Guests were left agog this spring at Moss Wood holiday park near Lancaster where the undercover secrets of a tiny bird were screened live for all to see.
Star of the show was a great tit which had chosen one of the park's bird boxes to make its nest, little suspecting that it was going to be under constant CCTV surveillance.
For the box had been fitted with a miniature covert camera which wirelessly streamed a 24-hour video feed to a monitor screen in the park's reception building.
Guests were able to watch the great tit carefully build its nest, and then to lay four brown-speckled white eggs upon which it sat while its male partner brought regular deliveries of food.
Fourteen days later, to everyone's delight, the pair were rewarded with four great tit chicks.
Henry Wild, whose family has owned Moss Wood for over 40 years, said the unfurling drama was thrilling to watch, and was enjoyed especially by younger holiday guests:
"We're very fortunate here to have a very wide range of resident and visiting birdlife, but great tits often nest in tree cavities, so can't normally be observed at close quarters," said Henry.
"They are very distinctive birds with their white cheeks and yellow underparts, and our camera gave a rare opportunity to study the bird close-up and to witness its amazing nest-building skills.
"Some of our holiday guests even made special return visits during the nesting period so that they could see the action, and we also sent email updates to customers who asked.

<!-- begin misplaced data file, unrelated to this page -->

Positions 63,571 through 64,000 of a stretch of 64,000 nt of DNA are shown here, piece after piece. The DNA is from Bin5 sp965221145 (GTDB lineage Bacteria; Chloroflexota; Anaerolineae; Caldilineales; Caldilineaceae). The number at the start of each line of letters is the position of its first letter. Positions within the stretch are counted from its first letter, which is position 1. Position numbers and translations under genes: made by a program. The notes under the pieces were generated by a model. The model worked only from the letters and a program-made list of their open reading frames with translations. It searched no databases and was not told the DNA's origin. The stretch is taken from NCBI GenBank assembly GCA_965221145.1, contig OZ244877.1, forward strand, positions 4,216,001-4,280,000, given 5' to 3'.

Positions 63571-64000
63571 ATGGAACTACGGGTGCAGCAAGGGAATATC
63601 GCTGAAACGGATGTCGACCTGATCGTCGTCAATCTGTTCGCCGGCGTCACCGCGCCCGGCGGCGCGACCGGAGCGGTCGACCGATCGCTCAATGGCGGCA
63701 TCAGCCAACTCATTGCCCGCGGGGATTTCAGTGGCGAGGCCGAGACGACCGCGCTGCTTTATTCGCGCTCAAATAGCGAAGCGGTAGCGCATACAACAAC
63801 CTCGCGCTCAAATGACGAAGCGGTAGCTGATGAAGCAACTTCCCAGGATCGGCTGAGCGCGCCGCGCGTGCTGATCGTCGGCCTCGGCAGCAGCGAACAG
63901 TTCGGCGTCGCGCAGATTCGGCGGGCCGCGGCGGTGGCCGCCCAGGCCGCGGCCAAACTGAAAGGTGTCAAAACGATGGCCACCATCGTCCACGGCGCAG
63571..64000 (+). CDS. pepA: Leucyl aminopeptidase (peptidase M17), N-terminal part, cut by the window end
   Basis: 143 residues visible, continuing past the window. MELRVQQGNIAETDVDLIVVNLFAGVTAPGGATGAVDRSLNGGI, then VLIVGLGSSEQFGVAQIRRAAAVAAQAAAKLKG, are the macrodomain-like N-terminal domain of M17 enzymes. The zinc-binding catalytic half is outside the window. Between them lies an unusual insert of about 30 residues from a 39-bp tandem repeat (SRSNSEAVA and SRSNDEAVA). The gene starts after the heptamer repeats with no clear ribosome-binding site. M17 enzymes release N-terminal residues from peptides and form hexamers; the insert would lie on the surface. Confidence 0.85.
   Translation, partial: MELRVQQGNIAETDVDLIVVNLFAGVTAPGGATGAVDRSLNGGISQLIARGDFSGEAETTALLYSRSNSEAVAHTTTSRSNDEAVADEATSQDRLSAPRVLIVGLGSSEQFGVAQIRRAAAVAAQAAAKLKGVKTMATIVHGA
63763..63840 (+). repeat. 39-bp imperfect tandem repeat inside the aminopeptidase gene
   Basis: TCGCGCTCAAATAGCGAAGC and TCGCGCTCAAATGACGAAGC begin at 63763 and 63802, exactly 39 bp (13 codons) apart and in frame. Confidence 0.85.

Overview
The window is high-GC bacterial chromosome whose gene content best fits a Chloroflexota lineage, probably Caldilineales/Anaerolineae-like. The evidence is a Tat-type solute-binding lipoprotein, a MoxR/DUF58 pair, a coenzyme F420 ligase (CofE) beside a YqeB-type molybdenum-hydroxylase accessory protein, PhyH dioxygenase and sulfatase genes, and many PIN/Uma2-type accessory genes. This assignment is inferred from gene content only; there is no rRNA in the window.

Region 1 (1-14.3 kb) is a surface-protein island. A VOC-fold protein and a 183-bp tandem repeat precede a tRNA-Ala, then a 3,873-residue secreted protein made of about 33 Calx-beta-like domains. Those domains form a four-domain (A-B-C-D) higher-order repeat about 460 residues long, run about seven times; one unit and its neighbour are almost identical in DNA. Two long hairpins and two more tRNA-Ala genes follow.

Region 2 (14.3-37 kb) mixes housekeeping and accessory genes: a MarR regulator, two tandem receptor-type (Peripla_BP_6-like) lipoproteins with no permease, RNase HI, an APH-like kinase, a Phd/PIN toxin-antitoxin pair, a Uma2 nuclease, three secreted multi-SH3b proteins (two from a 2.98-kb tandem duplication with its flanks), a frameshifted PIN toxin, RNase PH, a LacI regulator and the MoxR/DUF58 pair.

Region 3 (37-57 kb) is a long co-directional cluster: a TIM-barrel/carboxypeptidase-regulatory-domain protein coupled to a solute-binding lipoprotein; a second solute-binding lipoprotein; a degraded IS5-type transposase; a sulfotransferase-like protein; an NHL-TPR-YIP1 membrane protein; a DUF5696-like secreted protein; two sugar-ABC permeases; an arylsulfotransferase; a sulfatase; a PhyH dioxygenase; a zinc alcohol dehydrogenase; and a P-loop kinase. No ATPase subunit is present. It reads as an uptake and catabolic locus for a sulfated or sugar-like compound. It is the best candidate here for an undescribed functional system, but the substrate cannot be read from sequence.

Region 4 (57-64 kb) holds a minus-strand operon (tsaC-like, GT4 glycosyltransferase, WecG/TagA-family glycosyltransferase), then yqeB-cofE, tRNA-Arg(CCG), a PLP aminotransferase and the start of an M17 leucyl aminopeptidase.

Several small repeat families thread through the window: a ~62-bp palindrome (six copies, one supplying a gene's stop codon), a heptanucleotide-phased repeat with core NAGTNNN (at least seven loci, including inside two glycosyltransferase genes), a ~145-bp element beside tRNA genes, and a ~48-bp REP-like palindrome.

"Many of the children here were fascinated, and hopefully will be inspired to go on and make other wildlife discoveries in our grounds," he added.
Last year, Moss Wood was shortlisted in the Lancashire Tourism Awards in the "sustainable tourism" category. thanks to its exceptional efforts to protect the natural world.
The park, situated in the village of Cockerham, recently became home to more than 100,000 honey bees after it installed three traditional timber hives in its grounds.
Their thriving future is assured thanks to the large number of high nectar-bearing blooms at Moss Wood, including a 3000 square-foot wildflower wilderness.
The bees are sharing their food sources with many types of butterflies and other pollinators, and there are plans to harvest the honey for sale in the park's shop.
Moss Wood also has launched its own craft brewery beer, and every bottle sold is providing a cash donation for the British Beekeepers Association education charity.
Other natural attractions at Moss Wood include a 1.5km nature discovery trail, a spring-fed lake attracting many bird species, and events such as pond dipping and bat-walks.